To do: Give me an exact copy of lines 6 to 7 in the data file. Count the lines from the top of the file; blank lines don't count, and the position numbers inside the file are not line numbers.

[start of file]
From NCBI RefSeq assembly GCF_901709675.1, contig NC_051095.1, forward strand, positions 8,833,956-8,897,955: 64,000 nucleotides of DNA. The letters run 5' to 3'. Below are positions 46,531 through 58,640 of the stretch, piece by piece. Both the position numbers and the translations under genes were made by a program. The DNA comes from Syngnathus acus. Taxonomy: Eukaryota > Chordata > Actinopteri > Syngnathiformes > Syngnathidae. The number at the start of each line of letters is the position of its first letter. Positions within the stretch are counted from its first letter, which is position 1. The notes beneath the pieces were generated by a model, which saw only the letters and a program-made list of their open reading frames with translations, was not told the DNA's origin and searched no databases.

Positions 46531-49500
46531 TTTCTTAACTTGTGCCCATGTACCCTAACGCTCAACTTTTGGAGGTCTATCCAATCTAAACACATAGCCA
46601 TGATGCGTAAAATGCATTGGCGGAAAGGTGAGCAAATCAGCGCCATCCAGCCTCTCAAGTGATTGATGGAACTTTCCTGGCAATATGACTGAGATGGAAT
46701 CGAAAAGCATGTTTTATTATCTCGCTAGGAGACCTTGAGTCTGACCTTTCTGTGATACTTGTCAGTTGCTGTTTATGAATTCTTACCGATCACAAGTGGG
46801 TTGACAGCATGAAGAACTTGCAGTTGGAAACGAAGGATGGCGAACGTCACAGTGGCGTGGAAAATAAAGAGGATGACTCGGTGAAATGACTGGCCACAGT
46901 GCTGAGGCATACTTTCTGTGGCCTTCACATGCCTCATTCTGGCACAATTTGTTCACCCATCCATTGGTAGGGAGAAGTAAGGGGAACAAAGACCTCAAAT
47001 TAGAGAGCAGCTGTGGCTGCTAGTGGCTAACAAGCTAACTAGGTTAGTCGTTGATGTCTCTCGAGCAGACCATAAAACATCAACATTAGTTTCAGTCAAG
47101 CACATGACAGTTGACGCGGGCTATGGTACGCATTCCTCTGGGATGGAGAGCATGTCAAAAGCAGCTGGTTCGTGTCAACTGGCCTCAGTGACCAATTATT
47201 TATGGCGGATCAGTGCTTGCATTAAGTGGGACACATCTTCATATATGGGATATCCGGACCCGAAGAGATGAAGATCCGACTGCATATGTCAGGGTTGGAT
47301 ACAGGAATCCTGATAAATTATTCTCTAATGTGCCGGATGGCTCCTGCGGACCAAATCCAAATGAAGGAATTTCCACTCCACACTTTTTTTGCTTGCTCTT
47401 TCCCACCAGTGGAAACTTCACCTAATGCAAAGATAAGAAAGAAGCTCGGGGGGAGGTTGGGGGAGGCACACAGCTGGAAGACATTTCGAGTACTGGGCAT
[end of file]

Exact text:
46801 TTGACAGCATGAAGAACTTGCAGTTGGAAACGAAGGATGGCGAACGTCACAGTGGCGTGGAAAATAAAGAGGATGACTCGGTGAAATGACTGGCCACAGT
46901 GCTGAGGCATACTTTCTGTGGCCTTCACATGCCTCATTCTGGCACAATTTGTTCACCCATCCATTGGTAGGGAGAAGTAAGGGGAACAAAGACCTCAAAT